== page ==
Sometimes you hear something at a conference leaves a lasting impression. The London School of Paediatrics has done that for me a few times. This year it was Michael West, professor of work and organisational psychology.
Professor West’s starting point was simple but powerful: How do we provide continually improving, compassionate, high quality care?
Setting targets and specific incentives causes unintended consequences. A better approach is to improve organisational culture: to create an organisation where our objective – continually improving, compassionate, high quality care – is the norm. This relies on leadership. Good leaders continuously ask questions, and pay attention to these issues. Paediatricians are leaders: every interaction, by every doctor, every day, shapes the culture of the organisation.
Michael West described the value of a staff survey which captured the view of 1.3m people. It links staff perceptions with national data such as mortality, patient satisfaction and finance. He described the data he has analysed from a vast ethnographic study of the NHS, consisting of thousands of observations from different NHS settings. They found enormous variability: there were some extraordinary bright spots and some very dark ones.
Team leadership is shown to contribute to the highest quality care. The leadership role moves seamlessly to whichever person in the team is best placed to step forward, be it the ward clerk or the specialist nurse or anyone. To realise this at an individual level, we need each think about what each of us believe is our mission, for our life’s work.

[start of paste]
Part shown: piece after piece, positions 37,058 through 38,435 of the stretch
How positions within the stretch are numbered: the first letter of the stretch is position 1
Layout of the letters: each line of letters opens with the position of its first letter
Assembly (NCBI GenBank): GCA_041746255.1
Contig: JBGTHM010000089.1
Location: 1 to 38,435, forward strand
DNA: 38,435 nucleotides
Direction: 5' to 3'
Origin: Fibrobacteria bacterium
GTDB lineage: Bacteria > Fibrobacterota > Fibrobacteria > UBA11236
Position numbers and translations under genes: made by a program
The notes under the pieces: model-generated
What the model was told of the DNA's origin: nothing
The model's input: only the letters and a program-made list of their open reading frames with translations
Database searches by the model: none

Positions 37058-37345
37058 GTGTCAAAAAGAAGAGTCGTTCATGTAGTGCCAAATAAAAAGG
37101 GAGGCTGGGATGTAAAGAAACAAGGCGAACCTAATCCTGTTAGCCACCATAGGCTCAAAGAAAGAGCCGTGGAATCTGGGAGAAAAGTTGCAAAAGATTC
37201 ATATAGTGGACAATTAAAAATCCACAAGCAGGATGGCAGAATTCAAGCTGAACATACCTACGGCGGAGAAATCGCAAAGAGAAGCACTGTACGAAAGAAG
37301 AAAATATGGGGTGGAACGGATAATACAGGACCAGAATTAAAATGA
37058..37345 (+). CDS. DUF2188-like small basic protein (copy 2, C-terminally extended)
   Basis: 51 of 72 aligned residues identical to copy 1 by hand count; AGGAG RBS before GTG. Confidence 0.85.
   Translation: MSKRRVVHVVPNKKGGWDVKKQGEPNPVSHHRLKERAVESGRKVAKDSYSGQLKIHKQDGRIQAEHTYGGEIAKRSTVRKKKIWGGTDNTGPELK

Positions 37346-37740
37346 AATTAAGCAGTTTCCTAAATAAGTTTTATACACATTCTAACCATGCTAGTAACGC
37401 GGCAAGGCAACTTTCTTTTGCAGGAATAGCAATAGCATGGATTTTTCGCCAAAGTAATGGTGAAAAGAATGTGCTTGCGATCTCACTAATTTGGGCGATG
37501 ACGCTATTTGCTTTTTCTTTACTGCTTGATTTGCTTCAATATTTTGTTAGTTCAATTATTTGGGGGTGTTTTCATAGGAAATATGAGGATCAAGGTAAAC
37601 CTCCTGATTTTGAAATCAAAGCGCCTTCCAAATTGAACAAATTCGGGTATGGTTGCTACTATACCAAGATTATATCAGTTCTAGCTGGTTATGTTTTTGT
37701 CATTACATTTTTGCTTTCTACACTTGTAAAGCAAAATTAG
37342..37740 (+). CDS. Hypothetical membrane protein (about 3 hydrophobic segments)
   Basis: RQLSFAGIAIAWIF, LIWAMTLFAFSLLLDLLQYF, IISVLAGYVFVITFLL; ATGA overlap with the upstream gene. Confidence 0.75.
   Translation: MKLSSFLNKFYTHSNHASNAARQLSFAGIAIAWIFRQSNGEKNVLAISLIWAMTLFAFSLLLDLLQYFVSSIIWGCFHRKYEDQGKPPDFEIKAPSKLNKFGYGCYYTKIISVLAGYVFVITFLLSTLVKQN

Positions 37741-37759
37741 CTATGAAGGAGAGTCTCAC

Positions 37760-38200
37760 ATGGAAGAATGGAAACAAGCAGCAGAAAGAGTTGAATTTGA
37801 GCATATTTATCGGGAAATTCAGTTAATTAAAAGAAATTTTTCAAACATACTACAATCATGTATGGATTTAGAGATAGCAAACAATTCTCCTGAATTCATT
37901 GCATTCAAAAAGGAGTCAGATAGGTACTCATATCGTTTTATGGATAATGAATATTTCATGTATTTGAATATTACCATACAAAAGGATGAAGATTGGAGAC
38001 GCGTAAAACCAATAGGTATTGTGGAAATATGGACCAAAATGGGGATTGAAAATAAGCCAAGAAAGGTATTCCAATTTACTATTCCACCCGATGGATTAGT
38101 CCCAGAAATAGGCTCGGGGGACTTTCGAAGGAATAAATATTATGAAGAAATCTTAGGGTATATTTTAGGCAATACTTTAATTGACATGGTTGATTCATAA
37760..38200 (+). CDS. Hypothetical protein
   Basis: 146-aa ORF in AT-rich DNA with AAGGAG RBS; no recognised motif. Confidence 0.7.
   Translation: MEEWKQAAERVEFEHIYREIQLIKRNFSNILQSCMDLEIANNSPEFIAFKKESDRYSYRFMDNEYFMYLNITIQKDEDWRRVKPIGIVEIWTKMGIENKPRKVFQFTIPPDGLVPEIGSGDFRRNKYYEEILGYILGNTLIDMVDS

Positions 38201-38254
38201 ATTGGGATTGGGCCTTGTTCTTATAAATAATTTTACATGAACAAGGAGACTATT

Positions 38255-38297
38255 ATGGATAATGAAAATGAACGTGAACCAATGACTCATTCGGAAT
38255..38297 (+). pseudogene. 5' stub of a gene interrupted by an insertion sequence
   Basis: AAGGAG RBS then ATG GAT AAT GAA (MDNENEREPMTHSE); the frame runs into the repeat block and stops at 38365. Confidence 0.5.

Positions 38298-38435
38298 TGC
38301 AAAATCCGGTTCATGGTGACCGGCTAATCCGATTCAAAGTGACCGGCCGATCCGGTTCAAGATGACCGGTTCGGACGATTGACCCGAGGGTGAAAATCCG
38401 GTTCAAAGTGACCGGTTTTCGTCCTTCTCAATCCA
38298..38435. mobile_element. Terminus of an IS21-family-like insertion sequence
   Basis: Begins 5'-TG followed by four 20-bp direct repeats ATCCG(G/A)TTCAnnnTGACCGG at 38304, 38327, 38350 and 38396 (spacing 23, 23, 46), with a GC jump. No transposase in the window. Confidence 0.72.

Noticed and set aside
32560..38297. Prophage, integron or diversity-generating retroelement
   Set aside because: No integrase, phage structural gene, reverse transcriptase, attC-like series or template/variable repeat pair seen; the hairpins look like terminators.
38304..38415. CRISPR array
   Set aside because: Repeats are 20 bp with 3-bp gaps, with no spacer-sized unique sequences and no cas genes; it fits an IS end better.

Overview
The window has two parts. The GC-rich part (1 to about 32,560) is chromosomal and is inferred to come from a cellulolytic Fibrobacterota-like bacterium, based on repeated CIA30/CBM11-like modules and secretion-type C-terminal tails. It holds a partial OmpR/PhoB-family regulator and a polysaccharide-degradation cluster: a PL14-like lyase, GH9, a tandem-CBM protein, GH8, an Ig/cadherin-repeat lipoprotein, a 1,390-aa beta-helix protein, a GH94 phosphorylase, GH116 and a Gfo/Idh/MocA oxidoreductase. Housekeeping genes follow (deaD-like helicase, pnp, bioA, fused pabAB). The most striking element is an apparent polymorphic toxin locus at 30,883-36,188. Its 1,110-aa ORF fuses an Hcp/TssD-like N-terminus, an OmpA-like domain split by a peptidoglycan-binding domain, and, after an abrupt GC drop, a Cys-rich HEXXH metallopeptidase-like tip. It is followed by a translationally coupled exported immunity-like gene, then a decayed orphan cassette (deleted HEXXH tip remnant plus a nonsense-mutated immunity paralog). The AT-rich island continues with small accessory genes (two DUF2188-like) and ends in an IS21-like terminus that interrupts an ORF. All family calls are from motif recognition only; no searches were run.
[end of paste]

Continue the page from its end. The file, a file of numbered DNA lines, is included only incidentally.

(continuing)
What is our own mission? One person said hers was to be ‘the glue’, another ‘to give permission so that others can be effective’ and another to be the one who ‘sets high standards’. Mine is to help others to reach their full potential, be that a child, parent, or colleague.
If we treat staff with compassion, respect and dignity, staff will treat patients with compassion, respect and dignity. In studies of stress, nurses and doctors are repeatedly in the top three professional groups. We need to start looking after our staff more effectively.
A few more nuggets from Professor West…
The five ways to Wellbeing:
Spending time with people we love and love us – this is the most important of all
The others: exercise, learning and growing, paying attention to here and now, helping other people.
Listen with fascination
Be kind, appreciative and curious.
Be prepared to deal with corrosive behaviours such as bullying
Quality improvement is key. Organisations should encourage innovation. Where the NHS performs well, there is a culture of encouraging innovation, being less fearful, imposing fewer hurdles.
Have teams who take time out on a regular basis to discuss what they are trying to do, agree priorities and what needs to change. Create opportunity for reflection and learning.
We each need to embody the values that are important in our own communities. At least some of these will resonate with every one of us:
Justice, transparency, honesty
Wonder, optimism, gratitude, spirituality
Each one of us who heard Michael West speak with such calm authority at our London School of Paediatrics conference will have felt inspired to put his ideas to the test in our daily work.